1.1. Development of Drugs Containing a Single Active Ingredient from Traditional Medicine

    If an attempt is made to develop a drug containing only one active ingredient from traditional medicine, as is the case with most modern drugs, then due to the complexity of traditional medicine, the action of extracting and purifying a single ingredient from a complex sample needs to be completed [2]. However, as mentioned before, traditional separation and purification methods do not support the research, and the application of microfluidic technology has a practical and effective promotion effect. In the following parts, some experimental designs will be presented on how microfluidics can be applied in separation and purification methods for the development of drugs containing only a single active ingredient.
    In 2018, Rouhollah Heydarid et al. attempted to extract olive bitter glycosides from organic extracts of olive leaves into the aqueous phase using microfluidic chip technology. Olive bitter glycosides occupy an important position in medicine and can be used as antibiotics, antimalarial agents, antioxidants, and in the prevention of Alzheimer’s disease. However, the current process of extracting olive bitter glycosides from resins is complex, time consuming, and expensive, making it of great importance. In this experiment, a syringe pump served as the driving force; the ethyl acetate extract and the aqueous phase entered two separate inlets; a t-shaped microchannel served as the mixing chamber; a coil was provided at the outlet to increase the contact time between the two phases; at the outlet, the two phases were separated because of the difference in density (bottom: aqueous phase and top: ethyl acetate); and the concentration of the two phases of olivetin was determined using a high-performance liquid chromatography (HPLC) system.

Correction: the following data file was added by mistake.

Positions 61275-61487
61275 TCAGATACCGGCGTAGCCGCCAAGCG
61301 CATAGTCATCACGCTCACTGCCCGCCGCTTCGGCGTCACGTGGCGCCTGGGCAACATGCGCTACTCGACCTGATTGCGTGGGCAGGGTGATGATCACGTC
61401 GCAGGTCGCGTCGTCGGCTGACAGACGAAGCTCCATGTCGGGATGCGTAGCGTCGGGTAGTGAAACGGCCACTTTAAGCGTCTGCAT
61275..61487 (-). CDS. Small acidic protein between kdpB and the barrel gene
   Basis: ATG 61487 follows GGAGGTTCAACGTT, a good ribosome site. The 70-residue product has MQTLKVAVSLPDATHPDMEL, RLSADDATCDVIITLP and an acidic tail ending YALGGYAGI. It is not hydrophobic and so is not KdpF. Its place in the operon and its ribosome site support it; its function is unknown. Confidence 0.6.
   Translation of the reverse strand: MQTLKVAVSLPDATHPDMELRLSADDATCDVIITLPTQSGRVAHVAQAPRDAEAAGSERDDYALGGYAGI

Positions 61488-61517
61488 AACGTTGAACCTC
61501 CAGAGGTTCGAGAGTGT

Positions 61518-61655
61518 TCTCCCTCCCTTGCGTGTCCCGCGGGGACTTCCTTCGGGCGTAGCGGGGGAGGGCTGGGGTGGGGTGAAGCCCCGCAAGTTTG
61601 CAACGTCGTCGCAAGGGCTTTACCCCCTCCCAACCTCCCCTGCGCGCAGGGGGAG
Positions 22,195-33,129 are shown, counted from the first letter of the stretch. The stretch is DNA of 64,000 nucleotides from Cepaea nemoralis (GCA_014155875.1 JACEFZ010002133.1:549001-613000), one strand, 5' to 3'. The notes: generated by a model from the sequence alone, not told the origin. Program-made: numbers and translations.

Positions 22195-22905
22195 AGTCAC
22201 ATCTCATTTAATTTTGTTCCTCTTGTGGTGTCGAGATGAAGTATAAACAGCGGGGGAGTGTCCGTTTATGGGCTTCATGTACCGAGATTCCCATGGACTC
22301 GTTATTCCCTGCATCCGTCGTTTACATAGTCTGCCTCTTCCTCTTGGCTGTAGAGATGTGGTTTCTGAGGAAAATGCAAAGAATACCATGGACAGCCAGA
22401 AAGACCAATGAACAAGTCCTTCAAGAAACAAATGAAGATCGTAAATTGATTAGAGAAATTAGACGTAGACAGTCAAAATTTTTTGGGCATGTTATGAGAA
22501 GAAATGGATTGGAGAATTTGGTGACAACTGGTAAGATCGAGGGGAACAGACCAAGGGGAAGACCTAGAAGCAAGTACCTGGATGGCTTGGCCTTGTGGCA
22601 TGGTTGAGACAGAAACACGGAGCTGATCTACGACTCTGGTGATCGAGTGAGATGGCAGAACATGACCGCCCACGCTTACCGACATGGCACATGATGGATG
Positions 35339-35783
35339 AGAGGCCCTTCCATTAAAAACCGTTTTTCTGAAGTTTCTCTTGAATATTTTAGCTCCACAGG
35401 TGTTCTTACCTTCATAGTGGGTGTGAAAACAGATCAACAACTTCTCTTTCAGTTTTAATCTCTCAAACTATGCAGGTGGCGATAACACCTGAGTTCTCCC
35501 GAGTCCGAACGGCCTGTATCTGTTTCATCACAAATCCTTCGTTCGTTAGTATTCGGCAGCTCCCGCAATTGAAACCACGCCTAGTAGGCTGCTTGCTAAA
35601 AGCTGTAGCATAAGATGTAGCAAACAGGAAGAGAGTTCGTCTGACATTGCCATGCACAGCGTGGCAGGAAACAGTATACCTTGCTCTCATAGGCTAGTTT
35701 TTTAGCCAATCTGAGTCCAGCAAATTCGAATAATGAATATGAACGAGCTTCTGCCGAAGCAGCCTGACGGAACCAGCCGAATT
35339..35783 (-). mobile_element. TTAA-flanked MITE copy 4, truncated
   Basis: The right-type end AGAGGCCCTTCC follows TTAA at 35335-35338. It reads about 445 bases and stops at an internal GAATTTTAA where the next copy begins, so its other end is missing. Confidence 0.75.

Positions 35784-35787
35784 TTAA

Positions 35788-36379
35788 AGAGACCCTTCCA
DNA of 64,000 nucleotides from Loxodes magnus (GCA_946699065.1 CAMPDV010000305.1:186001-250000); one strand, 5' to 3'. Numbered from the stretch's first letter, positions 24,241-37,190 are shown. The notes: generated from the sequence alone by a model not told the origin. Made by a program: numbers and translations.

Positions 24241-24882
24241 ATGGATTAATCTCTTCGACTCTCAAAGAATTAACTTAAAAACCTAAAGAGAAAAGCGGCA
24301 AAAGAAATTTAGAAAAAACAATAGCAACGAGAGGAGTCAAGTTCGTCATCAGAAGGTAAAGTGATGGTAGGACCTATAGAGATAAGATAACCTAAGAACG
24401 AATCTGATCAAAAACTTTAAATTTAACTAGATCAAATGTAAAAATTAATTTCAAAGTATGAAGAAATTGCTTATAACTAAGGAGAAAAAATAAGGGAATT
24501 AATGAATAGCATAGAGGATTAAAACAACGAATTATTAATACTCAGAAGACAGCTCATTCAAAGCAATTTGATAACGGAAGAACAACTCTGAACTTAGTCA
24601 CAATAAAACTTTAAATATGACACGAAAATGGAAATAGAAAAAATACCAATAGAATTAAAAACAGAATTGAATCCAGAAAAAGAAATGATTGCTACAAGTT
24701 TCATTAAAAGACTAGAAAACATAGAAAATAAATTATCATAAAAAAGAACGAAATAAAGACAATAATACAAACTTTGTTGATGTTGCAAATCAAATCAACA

In a recent study, Qidan Cai et al. used the g-quadruplex approach to extract strong alkaloids from the extract of Macleaia coral seed using a three-phase laminar flow chip. This experiment allowed a free drug, a G-quadruplex reagent (HT24), and a drug bound to HT24 to enter the TPL chip. Since the free drug has a higher diffusion coefficient, it is more likely to enter the organic phase layer. In contrast, the drug bound to HT24 is left within the sample solution. Finally, the two phases are collected and detected by HPLC. Four antitumor alkaloids, pyrethroids, hesperidin, fisetin, and gallic acid, were eventually obtained by this microfluidic system [6]. Qin Weiwei et al. created two laminar flow extraction devices (three-phase flow microfluidic and continuous r flow microfluidic) on a microfluidic chip. In this experiment, the extraction efficiency of different microfluidic devices was explored by a scheme to isolate and purify ginsenosides from ginseng extract samples, and compared with the current two-phase chip. It was demonstrated that two types of laminar flow extraction can accomplish successive solvent extractions. The extraction efficiency of the successive flow chip was greater than that of the three-phase chip. In addition to the gentle extraction process based on the molecular fusion mechanism, both three-phase chips and continuous chips have the benefit of reducing complex processing and saving time [2].